"There's only one thing I value in this world. That's loyalty. Without it, you're nothing," campaign manager Paul Zara (Philip Seymour Hoffman) exclaims midway through George Clooney's classy political thriller.
These words ring very hollow indeed. Loyalty is the one quality that no one here (apart from Zara) possesses. The Ides of March takes a very cynical view of US politics. This is a world that Clooney knows from the inside – and it doesn't look pretty at all. Ryan Gosling is the slick, well-intentioned junior campaign manager for clean-cut, latter-day JFK-type Mike Morris (Clooney). His integrity is intact... but then comes the affair with the intern (Evan Rachel Wood), the revelations about his boss's Clintonian sex life and the goading of the press. Worst of all, his Mephistophelian rival Tom Duffy (Paul Giamatti, in another scene-stealing character turn) plays on his vanity.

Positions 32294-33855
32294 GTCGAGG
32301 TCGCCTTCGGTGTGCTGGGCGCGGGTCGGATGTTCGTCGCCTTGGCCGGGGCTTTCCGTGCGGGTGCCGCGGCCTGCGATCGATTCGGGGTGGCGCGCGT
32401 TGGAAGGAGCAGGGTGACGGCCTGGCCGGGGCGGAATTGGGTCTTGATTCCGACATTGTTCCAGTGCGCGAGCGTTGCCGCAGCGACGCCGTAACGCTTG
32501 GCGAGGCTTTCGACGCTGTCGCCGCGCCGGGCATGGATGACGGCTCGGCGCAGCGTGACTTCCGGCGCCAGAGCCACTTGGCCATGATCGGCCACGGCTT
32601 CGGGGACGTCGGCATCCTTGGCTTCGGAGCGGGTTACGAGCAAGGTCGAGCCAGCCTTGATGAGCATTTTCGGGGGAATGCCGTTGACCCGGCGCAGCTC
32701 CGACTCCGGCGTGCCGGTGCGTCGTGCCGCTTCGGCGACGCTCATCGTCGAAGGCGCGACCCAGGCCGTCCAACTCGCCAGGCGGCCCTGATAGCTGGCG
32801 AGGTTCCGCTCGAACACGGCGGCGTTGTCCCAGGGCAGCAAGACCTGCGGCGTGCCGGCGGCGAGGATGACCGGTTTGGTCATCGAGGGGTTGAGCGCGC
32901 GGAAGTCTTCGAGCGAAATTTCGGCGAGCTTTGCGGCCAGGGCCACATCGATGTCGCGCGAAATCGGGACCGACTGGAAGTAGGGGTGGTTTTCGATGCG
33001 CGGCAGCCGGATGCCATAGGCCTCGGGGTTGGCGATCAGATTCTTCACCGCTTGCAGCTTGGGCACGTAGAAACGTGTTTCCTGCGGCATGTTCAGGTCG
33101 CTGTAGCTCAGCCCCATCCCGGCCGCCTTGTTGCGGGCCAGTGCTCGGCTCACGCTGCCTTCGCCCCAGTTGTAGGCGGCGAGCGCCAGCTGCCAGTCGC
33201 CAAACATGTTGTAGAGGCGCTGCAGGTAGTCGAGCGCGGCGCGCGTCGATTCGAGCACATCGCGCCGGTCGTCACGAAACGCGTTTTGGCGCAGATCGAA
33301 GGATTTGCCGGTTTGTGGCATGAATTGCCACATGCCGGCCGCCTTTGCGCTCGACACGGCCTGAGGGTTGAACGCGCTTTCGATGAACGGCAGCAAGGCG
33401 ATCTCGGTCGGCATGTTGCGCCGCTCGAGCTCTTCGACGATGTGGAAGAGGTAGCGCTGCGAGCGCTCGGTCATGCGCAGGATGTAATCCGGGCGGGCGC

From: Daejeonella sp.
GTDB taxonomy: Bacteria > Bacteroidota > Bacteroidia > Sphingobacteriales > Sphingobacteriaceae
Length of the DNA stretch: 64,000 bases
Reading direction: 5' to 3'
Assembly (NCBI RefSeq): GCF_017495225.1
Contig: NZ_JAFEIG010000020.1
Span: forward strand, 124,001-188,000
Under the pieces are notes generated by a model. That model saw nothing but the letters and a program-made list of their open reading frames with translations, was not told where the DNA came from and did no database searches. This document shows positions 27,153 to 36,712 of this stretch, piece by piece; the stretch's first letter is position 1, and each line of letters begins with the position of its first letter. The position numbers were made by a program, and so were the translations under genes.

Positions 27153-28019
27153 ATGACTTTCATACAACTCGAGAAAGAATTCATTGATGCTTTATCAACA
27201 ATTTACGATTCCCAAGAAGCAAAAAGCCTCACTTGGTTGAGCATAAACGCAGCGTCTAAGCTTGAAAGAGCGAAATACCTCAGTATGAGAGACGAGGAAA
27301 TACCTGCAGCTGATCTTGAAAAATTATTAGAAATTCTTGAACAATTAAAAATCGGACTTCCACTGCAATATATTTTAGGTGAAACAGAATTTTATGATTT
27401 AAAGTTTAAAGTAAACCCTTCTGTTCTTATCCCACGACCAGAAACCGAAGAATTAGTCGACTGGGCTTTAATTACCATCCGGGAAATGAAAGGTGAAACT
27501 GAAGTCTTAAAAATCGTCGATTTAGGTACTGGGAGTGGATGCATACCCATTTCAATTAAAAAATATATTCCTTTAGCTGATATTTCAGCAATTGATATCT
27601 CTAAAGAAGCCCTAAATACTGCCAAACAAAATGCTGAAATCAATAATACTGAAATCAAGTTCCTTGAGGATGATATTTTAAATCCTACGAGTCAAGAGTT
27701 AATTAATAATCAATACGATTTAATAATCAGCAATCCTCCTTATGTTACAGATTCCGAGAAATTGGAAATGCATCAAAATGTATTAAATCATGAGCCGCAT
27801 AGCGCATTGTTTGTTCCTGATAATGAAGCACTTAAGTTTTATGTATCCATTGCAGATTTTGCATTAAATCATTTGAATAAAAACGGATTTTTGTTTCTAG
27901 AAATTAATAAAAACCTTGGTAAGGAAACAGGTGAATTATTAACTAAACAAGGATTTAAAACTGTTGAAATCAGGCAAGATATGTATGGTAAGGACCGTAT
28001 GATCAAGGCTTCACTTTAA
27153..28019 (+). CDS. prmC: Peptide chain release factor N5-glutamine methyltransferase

The Ides of March self-consciously evokes the great political thrillers of the 1970s. The disappointment is that it isn't really very political. The real focus is on human nature, not ideology. Clooney isn't taking on The Tea Party or excoriating the Bush-era White House. Instead, he's telling us that politics brings out the venality in everyone – and that is something we already know.Reuse content